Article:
SKYWHEELS™ ROTOR BLADE MANUFACTURING TO RESUME
Engineered composite rotor blade systems for kit-built and experimental gyroplanes
(River Falls, Wisconsin) June 2, 2020 – Following an eighteen-year production hiatus, Air Command International, a Wisconsin-based company, is pleased to announce its acquisition of Skywheels tooling, test equipment, and intellectual property for the production of rotor systems through its new affiliated company Skywheels, LLC.
Skywheels rotor systems will be manufactured through a new partnership with Blackhawk Composites, Inc. (Blackhawk) in Morgantown, Kentucky. The new website is www.skywheels.com.
According to Air Command and Skywheels President Joe Covelli, “We are thrilled to reintroduce Skywheels and manufacture new sets of rotor blades. The brand has a loyal pilot following and proven performance and safety record of 36 years”. Since 1984, Skywheels and Air Command have been paired together with nearly 3,000 gyroplanes manufactured.
To move the project forward and bring back into production one of the best gyroplane rotor systems ever made, Skywheels LLC partnered with Blackhawk.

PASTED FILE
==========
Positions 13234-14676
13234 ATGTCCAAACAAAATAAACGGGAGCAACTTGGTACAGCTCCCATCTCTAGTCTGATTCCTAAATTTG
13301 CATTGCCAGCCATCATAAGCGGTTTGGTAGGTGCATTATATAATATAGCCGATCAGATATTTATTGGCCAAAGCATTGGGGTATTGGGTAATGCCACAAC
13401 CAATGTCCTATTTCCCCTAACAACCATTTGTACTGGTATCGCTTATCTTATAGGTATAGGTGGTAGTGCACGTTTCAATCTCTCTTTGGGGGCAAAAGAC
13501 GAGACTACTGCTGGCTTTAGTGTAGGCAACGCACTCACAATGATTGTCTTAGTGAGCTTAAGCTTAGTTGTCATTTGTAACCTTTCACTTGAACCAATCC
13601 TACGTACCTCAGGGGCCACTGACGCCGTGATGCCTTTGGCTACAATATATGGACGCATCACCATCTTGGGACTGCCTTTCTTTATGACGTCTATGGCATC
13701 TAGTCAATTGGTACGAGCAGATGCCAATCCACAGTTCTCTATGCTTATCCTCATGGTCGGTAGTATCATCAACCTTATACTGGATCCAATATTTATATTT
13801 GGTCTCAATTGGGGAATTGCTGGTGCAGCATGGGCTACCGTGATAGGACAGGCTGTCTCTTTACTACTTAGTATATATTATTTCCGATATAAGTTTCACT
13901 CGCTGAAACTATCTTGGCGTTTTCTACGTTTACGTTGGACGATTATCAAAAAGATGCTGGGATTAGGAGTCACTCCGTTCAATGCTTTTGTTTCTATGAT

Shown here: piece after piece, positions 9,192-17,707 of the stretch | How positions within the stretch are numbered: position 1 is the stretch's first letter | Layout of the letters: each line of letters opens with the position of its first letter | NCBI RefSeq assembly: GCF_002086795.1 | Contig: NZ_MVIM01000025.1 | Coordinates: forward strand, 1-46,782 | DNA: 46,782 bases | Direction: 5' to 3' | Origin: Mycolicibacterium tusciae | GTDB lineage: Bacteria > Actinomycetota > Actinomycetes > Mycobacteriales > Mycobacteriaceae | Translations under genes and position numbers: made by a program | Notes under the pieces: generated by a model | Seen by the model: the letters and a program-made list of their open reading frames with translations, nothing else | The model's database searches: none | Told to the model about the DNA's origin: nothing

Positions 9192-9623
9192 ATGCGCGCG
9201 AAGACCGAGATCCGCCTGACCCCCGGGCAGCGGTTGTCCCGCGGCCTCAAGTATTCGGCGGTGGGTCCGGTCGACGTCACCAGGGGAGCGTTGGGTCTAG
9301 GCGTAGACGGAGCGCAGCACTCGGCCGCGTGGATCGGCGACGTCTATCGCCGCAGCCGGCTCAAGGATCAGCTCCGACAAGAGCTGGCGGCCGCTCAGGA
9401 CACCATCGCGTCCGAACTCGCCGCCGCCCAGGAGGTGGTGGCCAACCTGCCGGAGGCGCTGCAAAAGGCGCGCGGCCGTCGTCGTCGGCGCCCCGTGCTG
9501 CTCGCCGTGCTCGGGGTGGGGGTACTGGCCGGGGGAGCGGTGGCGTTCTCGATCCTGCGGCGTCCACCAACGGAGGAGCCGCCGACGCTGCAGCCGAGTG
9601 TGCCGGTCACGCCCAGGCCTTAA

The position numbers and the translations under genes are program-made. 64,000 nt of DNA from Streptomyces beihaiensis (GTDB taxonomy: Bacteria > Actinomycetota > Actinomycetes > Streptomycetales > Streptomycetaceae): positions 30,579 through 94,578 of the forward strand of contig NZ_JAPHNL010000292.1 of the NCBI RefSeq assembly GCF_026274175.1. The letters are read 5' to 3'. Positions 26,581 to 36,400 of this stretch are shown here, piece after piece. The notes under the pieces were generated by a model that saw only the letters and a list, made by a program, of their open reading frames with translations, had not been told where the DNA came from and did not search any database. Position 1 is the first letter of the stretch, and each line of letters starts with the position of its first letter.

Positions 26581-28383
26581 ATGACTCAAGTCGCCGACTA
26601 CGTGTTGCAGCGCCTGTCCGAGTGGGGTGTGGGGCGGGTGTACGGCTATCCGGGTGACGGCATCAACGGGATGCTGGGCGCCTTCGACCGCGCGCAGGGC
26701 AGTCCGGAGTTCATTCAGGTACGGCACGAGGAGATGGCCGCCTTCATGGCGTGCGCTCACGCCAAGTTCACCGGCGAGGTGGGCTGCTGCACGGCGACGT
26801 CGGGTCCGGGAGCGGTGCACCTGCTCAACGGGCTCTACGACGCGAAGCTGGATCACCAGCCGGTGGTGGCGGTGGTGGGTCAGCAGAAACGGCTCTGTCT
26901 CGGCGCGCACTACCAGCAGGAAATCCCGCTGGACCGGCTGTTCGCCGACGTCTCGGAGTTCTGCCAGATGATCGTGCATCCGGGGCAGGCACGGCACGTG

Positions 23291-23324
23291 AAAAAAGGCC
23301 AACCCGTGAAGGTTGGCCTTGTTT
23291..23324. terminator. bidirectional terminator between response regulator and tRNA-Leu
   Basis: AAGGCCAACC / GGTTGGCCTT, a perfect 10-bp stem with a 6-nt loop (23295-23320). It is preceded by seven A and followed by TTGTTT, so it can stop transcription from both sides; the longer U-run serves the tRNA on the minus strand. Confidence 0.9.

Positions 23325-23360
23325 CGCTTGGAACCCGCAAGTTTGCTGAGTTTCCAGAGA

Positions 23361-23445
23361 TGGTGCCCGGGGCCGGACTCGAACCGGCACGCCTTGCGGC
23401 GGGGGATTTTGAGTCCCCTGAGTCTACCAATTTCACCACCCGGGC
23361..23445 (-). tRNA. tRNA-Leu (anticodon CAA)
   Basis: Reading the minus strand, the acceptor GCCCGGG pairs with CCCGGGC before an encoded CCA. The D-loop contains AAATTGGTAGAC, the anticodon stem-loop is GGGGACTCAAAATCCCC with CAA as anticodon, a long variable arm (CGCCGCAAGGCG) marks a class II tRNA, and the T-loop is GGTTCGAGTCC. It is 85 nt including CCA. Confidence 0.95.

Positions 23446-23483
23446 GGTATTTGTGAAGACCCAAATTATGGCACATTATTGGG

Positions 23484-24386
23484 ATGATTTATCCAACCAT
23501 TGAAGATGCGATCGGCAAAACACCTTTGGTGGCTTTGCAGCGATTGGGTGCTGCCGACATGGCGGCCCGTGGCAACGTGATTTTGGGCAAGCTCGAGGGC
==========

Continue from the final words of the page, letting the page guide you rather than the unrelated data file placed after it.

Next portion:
“Blackhawk was selected because of its talented team of aerospace engineers, managers, and production staff. Their energetic approach to the project, impressive rotor blade manufacturing results, and commitment to quality was topped off by having the entire manufacturing process audited following AS9100D aerospace standards,” noted Covelli.
“The Blackhawk Team is excited about the opportunity to help reintroduce the Skywheels and Air Command product lines both domestically and internationally,” stated Matt Shieman, Chairman of Blackhawk. “Joe and Blackhawk have a similar passion for bringing newly enhanced products to the Aviation Market.”